Not a lot of us here believe that God literally gave Moses stone tablets with commandments chiseled on them. And, because we doubt that it happened this way, all questions about right and wrong will include a second question: on whose authority? The sources of authority we look to, then, are not singular. We find authority in the revelation that comes to individuals and communities and in our own experience of what works to preserve and uphold life. We find authority in the depth of our conscience, in the workings of reason, and in lessons from the humanities, the sciences, and the arts. We find authority in the examples and teachings of great moral figures and in multiple traditions of wisdom from around the world.
Moral fluency, moral literacy, moral reasoning: these are ideas I want to explore with you this morning. And, I want to suggest that moral fluency, and moral literacy, and moral reasoning are especially important because it can be argued that we live in a world that is less morally fluent. When I say that the world is less morally fluent, what exactly do I mean? I don’t mean that people behave worse than they used to. That is not what I’m saying at all. I mean that people are less likely to speak of things as having moral significance.
This idea for this sermon began as a response to an email I received from a member of this church. This member sent me a link to an op-ed piece by the right-leaning New York Times columnist David Brooks. Brooks’ article discusses a recent sociological study that concluded that young people struggle to articulate their thinking about moral issues. To quote from Brooks’ article,
[The researchers] asked about the young people’s moral lives, and the results are depressing.I think that Brooks is partially right and that the researchers he cites are partially right. But I also think that the truth is not nearly as bleak as they make it out to be. I do think that there is an increasing tendency to avoid speech that articulates moral principles. And, I think this is unfortunate. And, I think that there are good reasons that this is the case.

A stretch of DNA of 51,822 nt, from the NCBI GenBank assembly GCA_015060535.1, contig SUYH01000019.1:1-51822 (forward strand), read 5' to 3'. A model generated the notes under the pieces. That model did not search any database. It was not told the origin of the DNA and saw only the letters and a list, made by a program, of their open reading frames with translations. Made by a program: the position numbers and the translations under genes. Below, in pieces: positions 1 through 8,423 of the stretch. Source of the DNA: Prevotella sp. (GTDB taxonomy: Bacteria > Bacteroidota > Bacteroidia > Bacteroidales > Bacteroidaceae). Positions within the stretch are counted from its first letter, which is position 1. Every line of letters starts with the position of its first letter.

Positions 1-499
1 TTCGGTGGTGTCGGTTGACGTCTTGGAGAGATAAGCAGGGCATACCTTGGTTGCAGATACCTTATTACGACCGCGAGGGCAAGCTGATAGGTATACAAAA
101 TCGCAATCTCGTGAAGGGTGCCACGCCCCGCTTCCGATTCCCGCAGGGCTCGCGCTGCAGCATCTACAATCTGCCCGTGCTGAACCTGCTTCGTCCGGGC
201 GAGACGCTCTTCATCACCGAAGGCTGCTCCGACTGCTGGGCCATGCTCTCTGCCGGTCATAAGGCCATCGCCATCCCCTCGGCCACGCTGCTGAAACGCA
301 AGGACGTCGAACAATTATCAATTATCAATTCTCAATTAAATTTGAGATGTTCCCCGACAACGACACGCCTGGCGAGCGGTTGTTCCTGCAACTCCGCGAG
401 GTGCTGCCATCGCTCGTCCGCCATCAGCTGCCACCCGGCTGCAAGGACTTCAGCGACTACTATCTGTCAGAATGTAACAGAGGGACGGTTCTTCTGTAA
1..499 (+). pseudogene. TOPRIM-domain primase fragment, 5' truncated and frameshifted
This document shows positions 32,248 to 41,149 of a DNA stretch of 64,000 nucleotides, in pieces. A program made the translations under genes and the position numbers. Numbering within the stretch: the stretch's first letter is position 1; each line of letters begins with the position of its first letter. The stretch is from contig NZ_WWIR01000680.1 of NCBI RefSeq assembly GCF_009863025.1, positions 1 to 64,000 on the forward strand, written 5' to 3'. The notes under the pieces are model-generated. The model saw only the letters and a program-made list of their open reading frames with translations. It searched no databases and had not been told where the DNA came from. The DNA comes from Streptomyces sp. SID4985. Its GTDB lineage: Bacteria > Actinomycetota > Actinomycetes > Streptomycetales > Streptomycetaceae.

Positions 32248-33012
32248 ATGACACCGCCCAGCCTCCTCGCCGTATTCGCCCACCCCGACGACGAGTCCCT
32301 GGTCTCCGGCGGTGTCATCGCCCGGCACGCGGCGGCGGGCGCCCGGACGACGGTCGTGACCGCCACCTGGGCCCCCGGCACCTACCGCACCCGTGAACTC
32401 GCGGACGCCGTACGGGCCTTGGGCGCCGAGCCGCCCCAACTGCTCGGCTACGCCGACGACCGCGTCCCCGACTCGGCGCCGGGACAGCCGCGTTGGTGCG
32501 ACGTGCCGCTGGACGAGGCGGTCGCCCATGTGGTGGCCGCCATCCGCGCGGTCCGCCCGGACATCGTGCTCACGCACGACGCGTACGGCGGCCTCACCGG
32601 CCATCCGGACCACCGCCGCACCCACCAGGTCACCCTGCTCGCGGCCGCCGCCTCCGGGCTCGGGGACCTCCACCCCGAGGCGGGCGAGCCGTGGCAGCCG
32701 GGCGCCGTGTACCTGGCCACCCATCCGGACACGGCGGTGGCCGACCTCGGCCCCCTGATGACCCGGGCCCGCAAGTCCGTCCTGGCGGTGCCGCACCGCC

It’s not so much that these young Americans are living lives of sin and debauchery… What’s disheartening is how bad they are at thinking and talking about moral issues.
The interviewers asked open-ended questions about right and wrong, moral dilemmas and the meaning of life. In the rambling answers, you see the young people groping to say anything sensible on these matters. But they just don’t have the categories or vocabulary to do so.
When asked to describe a moral dilemma they had faced, two-thirds of the young people either couldn’t answer the question or described problems that are not moral at all… "I don't really deal with right and wrong that often," is how one interviewee put it.
Allow me a digression to talk briefly about something that probably seems extraordinarily random: changes that have taken place in conservative political discourse. But, there is a reason why I bring this up, as I will explain shortly.
Conservative political discourse has changed over the course of the past few decades. A few decades ago, even a few years ago, the loudest right wing voices in America belonged to the religious right. In the eighties they were known as the Moral Majority, although both their status as a majority and as moral were dubious. In the nineties, they were known as the Christian Coalition, as the Religious Right. Their leaders spoke in the language of moral absolutism and moral certainty. They shouted condemnations and judgments. It was a movement that was morally repugnant and morally farcical. But then, this movement sort of dropped out of sight. Jerry Falwell died. Pat Robertson got old. James Dobson ran into money problems. Ted Haggard got caught up in a salacious sex scandal. Here in town, Jerry Johnston’s trajectory mimicked that of the movement as a whole. Of course, the dangerous ideas of the religious right are still around and they are still dangerous. Just look at Topeka. People who believe in religious diversity and the separation of church and state will always have to contend with Dominionists and demagogues.